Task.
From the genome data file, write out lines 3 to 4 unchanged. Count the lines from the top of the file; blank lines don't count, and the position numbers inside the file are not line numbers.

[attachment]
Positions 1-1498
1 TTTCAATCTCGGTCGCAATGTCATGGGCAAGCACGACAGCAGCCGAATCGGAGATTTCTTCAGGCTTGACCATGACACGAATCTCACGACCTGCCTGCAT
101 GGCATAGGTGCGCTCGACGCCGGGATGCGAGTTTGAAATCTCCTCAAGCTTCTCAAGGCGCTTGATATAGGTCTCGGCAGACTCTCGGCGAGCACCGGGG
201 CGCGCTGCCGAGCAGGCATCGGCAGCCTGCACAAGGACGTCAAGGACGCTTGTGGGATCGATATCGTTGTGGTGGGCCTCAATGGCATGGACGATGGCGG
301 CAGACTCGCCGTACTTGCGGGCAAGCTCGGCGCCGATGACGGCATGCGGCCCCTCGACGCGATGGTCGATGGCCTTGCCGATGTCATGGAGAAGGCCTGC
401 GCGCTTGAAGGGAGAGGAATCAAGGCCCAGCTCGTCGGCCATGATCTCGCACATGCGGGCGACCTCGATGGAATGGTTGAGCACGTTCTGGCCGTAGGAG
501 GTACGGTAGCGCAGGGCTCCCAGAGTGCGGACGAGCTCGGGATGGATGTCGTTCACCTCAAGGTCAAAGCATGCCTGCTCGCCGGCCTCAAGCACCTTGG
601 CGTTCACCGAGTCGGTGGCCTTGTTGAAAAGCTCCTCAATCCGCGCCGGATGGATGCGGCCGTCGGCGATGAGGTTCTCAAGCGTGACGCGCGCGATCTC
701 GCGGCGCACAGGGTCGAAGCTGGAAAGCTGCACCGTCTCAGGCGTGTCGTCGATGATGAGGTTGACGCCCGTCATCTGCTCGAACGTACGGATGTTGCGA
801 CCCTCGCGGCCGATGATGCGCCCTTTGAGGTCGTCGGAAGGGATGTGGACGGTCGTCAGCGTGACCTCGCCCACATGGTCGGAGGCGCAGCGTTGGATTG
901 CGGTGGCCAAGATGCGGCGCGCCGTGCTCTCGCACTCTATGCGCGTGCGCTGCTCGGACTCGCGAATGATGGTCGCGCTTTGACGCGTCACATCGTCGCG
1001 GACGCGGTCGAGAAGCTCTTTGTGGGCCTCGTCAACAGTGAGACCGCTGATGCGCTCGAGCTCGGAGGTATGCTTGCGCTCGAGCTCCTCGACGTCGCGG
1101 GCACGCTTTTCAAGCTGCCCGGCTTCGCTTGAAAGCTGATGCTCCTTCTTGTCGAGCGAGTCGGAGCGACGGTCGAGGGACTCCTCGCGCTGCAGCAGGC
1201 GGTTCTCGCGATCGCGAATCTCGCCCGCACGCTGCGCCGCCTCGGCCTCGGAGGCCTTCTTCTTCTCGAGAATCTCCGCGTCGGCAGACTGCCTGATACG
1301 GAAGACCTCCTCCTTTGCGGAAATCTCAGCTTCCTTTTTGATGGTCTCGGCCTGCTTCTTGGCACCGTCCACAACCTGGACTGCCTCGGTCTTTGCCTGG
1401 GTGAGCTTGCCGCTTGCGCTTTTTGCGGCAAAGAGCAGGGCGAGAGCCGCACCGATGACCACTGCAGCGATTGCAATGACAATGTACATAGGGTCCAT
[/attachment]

101 GGCATAGGTGCGCTCGACGCCGGGATGCGAGTTTGAAATCTCCTCAAGCTTCTCAAGGCGCTTGATATAGGTCTCGGCAGACTCTCGGCGAGCACCGGGG
201 CGCGCTGCCGAGCAGGCATCGGCAGCCTGCACAAGGACGTCAAGGACGCTTGTGGGATCGATATCGTTGTGGTGGGCCTCAATGGCATGGACGATGGCGG